Monday, July 16, 2012

Hunting for the York Community Bookshop

Once I had worked out that my time as a student in York neatly marks the halfway point between the present day and World War II, I decided that there was not a lot of point in continually exclaiming over how much things have changed.

Mind you, they have changed and probably far more than I realise. Take a look at this 1980 photograph of Fossgate, a street that formed part of my walk from the university campus into the city. It seemed perfectly modern to me then, but now looks remarkably old fashioned.

In those days York had two significant independent bookshops: Godfrey's in Stonegate and Pickering's in The Shambles (with its invaluable box of pamphlets devoted to obscure chess opening variations). Both have gone and these days I am not sure even of which buildings they used to occupy.

Before you get to Fossgate on my old walk there is Walmgate, and I have found myself going back there both yesterday and today. Partly it is just for old times' sake, but it is a fascinating area in its own right.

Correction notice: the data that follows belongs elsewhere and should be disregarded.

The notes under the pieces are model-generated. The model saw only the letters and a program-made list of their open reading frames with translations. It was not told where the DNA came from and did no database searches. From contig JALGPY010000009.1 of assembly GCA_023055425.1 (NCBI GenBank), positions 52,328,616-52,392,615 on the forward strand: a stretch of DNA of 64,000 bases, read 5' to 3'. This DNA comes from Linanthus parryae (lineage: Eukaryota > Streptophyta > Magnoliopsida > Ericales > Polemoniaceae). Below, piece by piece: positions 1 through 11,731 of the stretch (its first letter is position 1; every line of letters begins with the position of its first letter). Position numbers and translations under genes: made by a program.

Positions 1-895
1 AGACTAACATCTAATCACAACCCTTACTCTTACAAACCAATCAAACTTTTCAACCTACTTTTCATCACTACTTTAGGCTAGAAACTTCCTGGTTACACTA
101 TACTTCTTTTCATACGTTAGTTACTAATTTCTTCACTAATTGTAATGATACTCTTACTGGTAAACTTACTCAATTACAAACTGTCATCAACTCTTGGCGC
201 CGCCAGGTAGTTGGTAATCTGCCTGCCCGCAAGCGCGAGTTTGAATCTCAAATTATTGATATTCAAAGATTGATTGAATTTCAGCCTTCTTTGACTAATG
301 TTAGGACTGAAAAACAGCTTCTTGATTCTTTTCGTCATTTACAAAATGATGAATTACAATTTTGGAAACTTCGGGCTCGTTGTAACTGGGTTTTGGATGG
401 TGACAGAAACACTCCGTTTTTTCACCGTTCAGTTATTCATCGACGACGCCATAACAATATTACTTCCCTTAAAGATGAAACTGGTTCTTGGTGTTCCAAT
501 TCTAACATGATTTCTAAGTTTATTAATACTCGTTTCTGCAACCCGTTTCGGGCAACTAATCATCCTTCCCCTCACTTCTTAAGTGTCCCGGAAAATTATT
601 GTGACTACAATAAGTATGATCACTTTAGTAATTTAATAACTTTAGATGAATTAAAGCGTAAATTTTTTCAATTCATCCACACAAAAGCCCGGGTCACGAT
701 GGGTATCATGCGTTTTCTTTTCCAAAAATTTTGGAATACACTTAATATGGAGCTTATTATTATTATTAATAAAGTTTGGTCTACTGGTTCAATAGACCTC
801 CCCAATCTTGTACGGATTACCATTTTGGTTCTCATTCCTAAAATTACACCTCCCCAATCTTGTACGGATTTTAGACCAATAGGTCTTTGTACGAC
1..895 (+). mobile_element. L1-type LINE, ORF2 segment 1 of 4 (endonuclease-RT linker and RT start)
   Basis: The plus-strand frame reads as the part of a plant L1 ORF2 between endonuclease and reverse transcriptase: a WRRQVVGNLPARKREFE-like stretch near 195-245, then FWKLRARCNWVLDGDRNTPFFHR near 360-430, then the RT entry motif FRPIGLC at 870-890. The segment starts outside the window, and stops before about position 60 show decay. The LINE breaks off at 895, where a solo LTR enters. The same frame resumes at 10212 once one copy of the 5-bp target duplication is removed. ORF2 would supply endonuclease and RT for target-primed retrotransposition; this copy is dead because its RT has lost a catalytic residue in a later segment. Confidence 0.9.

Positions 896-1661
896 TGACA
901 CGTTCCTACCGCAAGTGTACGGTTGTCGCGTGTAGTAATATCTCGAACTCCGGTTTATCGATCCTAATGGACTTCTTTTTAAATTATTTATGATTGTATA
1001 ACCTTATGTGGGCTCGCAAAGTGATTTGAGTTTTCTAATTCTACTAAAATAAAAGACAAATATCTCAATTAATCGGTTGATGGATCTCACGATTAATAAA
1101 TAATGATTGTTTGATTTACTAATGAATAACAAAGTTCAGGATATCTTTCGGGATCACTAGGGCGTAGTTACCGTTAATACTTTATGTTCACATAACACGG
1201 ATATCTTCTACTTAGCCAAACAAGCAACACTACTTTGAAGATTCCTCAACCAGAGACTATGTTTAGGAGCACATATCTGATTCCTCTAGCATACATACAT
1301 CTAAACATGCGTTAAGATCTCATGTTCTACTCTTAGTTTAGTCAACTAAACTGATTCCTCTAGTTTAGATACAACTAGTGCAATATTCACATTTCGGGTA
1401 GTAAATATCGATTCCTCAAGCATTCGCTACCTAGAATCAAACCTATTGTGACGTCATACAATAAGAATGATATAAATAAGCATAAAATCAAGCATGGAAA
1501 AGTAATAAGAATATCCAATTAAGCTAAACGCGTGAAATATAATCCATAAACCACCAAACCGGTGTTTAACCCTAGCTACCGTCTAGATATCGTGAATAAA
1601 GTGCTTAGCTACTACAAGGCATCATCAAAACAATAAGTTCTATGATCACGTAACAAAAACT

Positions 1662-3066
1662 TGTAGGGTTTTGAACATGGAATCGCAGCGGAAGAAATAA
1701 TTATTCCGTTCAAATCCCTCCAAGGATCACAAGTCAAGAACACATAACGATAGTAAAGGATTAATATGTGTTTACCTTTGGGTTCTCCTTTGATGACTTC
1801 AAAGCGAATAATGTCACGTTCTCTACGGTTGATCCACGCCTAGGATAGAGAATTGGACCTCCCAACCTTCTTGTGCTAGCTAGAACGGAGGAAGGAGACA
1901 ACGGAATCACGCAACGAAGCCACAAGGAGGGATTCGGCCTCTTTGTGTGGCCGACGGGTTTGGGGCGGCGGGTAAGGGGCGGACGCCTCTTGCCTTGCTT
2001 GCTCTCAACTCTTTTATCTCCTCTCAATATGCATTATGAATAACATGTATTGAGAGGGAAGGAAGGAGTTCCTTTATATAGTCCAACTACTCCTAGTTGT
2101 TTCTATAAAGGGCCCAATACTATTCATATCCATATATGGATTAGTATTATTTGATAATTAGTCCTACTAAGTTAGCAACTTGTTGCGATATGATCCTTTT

It reminds me very much of the southern side of King's Lynn, which I visited three summers ago. Both areas were prosperous suburbs in Medieval times, had declined by the 19th century and have been the site of quite recent slum clearance and redevelopment. The result in both cases is that you find yourself going down streets of 1960s blocks to find hidden Medieval gems.

There was a bookshop in Walmgate too when I was a student. The York Community Bookshop, very much a child of its era, stocked a wide variety of socialist and radical literature. In fact, its success probably owed far mote to patronage by students from the university than it did to the local community.

Walking down Walmgate yesterday I was at a loss to remember where it had been. But York Stories came to my rescue last night, telling me that the York Community Bookshop was at 73 Walmgate.

I went back there today and found the premises to be occupied by a long-established dressmaker called Thimbelina. Perhaps is some sort of metaphor for the state of political disengagement we now live in, but if I state and that shop window hard enough faint memories of its radical past begin to stir in me.

2 comments:

David Walsh said...

Yes, and the old Spread Eagle was a nearby decent pub after you had browsed at the bookshop

Lang Rabbie said...

Was it like most other left wing bookshops of that era and survived on the sale of Leeds postcards and copies of Marxism Today in it radical chic days rather than socialist tracts?